Warning: this review contains spoilers.
The Flash #30 looks and reads like a ‘90s comic. If that statement were said about any other character, it would be viewed as an insult. However, that particular decade was more than kind to the Scarlet Speedster, the bulk of which was written by Mark Waid, with Grant Morrison and Mark Millar also contributing. Though it’s now Barry Allen running the streets of Central City rather than Wally, The Flash #30 possesses many of the defining traits from the latter’s tenure as DC’s premier speedster.
The issue’s core is bookended by two scenes from alternate timelines, which are most certainly introduced as set-up. In the issue’s main narrative, Central City is in ruins in the wake ofForever Evil – though readers will have to wait a few more weeks to see that story’s conclusion – and many of the city’s civil servants are required to undergo psychiatric evaluations to determine if they are fit for duty. Barry, in typical Barry fashion, has lost track of time. Lack of punctuality has been one of the character’s defining traits since his inception, though it was noticeably absent in the New 52, and seeing it played up here was a welcome touch from the new creative team of Robert Venditti and Van Jensen.
Following a short but sweet scene with Patty, the remainder of the story takes place during Barry’s evaluation. The sequence is a throwback to classic Flash storytelling tropes, specifically Barry rushing out to rescue or fix something in the city in the moment his evaluator glances away. Though his art is merely serviceable for most of the issue, it’s moments like these where Brett Booth shines. As was the case in his (all too brief) Nightwing run, Booth’s art in the various Flash sequences pop with the high energy this title demands. Some may take exception to his rendering characters and scenery, but it’s a stylistic choice which makes this title stand apart from others in DC’s lineup. Those faults can be quickly forgiven thanks to some gorgeous speed sequences. Booth’s frequent collaborators – inker Norm Rapmund and colorist Andrew Dalhouse – also bring their A-game to this issue. The colors, particularly in the issue’s closing pages, are outstanding.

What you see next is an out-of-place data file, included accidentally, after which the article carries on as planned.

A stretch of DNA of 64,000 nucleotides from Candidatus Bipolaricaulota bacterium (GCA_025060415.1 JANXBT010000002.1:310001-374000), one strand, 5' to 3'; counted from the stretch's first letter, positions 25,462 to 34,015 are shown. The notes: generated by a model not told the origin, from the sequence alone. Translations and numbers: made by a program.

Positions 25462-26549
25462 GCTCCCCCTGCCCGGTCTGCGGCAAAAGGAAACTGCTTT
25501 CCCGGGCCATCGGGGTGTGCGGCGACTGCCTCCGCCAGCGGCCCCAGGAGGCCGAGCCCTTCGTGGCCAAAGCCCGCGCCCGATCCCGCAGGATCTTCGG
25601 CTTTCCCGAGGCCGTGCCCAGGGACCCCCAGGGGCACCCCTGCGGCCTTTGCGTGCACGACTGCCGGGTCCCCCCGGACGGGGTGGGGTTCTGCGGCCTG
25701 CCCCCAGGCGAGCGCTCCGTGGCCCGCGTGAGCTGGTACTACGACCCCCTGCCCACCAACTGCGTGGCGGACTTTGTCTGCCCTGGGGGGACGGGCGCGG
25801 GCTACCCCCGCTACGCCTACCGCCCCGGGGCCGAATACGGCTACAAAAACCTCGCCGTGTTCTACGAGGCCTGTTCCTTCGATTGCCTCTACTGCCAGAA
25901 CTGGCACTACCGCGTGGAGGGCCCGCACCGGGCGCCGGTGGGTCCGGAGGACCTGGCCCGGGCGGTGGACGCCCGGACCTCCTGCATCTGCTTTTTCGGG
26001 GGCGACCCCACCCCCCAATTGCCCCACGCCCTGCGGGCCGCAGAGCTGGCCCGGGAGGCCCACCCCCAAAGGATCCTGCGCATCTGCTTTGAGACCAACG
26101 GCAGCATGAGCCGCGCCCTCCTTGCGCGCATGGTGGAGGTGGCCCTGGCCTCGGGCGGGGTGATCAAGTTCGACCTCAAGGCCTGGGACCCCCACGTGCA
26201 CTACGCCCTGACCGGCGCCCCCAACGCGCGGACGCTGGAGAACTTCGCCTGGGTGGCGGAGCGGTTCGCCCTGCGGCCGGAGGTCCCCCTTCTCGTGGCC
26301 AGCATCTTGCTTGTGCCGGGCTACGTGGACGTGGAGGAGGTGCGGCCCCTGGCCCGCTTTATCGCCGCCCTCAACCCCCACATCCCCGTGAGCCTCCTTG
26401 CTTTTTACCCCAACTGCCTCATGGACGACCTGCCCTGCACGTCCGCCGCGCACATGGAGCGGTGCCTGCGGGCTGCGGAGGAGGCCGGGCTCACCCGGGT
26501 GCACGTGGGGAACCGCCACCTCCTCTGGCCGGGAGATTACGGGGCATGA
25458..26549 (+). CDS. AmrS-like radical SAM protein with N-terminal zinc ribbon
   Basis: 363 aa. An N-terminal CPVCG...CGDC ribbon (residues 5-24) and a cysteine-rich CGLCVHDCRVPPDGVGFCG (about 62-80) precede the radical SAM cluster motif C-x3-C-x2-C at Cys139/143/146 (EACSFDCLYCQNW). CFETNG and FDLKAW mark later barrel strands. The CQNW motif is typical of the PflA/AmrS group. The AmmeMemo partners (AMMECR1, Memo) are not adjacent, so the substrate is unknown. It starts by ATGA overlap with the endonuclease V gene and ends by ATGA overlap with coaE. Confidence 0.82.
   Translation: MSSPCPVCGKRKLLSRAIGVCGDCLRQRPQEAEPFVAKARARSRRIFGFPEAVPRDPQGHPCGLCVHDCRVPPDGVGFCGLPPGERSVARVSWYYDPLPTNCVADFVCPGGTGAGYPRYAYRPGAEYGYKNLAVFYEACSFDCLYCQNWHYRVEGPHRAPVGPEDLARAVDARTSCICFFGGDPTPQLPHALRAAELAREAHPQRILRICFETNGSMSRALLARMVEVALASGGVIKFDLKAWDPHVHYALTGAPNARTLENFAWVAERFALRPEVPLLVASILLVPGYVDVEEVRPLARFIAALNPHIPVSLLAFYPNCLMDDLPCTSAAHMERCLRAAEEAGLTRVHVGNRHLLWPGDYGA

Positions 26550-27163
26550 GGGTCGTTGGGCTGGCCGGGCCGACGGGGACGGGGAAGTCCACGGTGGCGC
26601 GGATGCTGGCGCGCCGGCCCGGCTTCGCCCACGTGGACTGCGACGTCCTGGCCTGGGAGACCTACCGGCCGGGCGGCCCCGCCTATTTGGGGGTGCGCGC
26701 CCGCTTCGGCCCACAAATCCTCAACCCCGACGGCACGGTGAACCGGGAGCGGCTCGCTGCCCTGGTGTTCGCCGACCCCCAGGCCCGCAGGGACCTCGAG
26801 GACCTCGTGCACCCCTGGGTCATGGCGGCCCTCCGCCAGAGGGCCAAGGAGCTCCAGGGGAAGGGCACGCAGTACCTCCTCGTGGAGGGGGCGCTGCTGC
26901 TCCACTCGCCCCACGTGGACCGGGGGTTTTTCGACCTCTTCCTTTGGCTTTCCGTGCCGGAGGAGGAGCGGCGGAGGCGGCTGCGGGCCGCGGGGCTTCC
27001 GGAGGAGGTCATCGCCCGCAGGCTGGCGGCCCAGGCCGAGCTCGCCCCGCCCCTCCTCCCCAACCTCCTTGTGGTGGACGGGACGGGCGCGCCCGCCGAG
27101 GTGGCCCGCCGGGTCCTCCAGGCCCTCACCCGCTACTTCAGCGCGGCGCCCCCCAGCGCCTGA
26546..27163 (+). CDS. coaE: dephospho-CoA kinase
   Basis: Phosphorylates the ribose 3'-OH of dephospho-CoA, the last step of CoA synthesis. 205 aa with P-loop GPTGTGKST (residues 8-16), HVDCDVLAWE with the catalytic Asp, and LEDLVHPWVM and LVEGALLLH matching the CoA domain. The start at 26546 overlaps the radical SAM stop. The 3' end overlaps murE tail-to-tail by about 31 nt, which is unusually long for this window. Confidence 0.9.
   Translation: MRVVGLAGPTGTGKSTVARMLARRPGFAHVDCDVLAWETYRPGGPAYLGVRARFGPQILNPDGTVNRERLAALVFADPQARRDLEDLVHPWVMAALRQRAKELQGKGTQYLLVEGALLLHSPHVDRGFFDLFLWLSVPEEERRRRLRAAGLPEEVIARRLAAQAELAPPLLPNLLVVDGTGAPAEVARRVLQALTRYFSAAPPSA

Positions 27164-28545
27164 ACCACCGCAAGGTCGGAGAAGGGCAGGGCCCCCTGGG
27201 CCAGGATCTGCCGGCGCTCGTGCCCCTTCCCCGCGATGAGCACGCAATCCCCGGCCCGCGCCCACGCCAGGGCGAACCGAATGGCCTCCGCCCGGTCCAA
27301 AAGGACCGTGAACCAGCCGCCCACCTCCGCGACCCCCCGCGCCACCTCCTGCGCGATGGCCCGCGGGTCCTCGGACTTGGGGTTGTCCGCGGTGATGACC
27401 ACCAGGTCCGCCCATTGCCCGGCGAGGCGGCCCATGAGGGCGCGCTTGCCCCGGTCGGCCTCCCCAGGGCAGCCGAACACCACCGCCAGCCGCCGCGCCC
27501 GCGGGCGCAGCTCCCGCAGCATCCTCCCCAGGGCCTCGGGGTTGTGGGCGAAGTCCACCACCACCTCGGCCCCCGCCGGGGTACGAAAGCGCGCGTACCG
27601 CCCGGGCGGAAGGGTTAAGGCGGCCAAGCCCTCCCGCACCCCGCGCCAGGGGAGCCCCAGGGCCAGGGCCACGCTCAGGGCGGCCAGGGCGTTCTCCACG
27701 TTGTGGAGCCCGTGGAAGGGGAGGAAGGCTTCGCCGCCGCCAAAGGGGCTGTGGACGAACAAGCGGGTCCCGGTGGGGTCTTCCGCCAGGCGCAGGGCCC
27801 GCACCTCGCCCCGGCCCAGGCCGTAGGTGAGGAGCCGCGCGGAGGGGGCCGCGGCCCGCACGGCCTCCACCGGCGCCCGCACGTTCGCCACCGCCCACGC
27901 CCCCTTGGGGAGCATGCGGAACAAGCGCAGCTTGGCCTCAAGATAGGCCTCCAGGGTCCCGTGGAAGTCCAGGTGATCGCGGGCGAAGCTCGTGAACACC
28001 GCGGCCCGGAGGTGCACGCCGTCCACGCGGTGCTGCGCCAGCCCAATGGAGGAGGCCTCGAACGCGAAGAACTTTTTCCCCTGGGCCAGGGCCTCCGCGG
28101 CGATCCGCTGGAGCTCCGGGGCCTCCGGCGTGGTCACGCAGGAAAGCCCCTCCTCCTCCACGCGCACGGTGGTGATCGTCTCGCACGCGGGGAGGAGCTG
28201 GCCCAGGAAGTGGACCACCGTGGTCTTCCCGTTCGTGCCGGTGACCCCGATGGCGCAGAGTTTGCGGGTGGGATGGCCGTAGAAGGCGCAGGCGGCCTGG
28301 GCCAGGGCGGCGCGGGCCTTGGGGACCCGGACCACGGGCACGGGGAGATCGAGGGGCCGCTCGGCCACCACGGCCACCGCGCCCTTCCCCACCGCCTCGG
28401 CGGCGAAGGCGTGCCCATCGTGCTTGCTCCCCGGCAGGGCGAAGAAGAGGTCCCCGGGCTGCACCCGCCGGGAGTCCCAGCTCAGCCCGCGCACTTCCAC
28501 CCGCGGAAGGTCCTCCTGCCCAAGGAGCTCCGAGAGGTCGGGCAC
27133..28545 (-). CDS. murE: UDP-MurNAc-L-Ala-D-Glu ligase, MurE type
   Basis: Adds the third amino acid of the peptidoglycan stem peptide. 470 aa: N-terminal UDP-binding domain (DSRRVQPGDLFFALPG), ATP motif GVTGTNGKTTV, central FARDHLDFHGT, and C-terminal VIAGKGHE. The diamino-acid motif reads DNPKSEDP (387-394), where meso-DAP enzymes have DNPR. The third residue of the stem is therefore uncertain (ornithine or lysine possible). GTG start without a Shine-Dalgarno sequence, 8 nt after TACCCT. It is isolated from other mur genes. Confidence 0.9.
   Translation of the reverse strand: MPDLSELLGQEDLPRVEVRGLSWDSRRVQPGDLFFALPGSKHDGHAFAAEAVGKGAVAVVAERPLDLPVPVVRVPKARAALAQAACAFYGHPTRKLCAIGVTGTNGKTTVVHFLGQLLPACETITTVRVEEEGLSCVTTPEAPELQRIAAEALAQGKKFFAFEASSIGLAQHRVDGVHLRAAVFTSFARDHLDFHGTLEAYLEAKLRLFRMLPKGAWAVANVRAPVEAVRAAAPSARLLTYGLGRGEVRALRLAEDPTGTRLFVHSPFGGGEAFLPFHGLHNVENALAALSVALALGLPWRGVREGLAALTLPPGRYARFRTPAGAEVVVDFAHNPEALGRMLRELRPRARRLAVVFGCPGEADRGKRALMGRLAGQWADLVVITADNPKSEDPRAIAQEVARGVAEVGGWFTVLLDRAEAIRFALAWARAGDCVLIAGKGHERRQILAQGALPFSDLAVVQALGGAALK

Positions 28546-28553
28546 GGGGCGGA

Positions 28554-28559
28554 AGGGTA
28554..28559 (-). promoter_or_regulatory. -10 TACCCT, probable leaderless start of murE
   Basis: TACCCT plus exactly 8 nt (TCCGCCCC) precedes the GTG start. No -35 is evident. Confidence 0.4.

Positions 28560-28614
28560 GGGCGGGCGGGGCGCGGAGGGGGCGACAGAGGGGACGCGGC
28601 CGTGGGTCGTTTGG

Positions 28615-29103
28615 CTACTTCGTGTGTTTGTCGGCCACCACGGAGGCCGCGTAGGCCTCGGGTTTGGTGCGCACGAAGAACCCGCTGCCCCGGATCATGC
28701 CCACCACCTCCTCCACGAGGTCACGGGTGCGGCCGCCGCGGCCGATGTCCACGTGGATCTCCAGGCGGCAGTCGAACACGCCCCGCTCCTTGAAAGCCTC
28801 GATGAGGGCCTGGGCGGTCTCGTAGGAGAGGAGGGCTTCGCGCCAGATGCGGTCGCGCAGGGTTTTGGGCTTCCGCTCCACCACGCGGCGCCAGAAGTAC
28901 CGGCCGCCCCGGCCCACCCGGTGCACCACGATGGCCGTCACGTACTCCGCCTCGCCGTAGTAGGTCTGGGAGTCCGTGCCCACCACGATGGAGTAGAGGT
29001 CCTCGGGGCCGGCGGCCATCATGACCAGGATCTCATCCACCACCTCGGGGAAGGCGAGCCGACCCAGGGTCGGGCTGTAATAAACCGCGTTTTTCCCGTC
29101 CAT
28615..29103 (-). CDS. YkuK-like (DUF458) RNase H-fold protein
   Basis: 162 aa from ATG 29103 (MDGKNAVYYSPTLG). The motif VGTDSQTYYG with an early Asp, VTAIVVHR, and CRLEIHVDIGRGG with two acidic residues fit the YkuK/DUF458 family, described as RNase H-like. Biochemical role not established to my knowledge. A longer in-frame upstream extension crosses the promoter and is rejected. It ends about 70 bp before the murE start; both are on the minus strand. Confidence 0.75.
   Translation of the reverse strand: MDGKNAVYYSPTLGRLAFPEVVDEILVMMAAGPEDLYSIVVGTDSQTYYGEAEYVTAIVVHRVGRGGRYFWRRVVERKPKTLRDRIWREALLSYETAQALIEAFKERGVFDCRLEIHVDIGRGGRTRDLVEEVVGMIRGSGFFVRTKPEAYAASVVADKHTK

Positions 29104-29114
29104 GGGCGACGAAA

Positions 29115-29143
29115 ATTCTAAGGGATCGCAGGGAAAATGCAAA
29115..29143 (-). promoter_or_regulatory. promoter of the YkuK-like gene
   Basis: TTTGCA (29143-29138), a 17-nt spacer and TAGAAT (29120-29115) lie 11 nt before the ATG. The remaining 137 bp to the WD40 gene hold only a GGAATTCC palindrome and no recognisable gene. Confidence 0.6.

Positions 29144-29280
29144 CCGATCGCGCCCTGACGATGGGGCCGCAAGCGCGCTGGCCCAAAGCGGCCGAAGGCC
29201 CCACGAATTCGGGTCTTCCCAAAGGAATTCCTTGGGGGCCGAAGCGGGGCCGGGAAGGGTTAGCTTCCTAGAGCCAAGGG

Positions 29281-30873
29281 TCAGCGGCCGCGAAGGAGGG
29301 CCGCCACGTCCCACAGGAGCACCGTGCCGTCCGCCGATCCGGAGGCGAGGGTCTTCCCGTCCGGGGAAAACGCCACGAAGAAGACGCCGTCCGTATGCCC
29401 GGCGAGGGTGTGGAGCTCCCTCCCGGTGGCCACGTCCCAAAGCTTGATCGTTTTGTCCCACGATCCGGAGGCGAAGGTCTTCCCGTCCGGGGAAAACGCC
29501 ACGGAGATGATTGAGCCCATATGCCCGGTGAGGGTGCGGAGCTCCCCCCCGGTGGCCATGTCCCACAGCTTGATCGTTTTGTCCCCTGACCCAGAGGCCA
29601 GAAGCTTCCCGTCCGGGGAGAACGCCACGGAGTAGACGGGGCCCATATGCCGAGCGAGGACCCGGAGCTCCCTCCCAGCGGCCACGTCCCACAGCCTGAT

The end of the issue also allows those jumping on to understand who Barry is. As mentioned, this issue takes place post-Forever Evil, and Barry is dealing with the guilt of allowing his city to be destroyed. Central City is not Gotham or Metropolis. Though it has its own crop of supervillains, their transgressions do not result in costly destruction of property. Not only must Barry work through his guilt, he needs to regain the trust of Central City’s citizens. They feel abandoned by their would-be protector, and the new dynamics of their relationship with the Flash have potential for some great storytelling.
The issue’s cliffhanger reveals the identity of the Future Flash, which should pose an interesting challenge for Barry in the following months. Unfortunately, the timeline that this issue establishes does seem to clash with the upcoming Futures End, which may become a source of contention. That said, readers should reserve judgment on this matter until the whole story unfolds. The Flash #30 is a somewhat flawed but promising start for what should be a fun ride.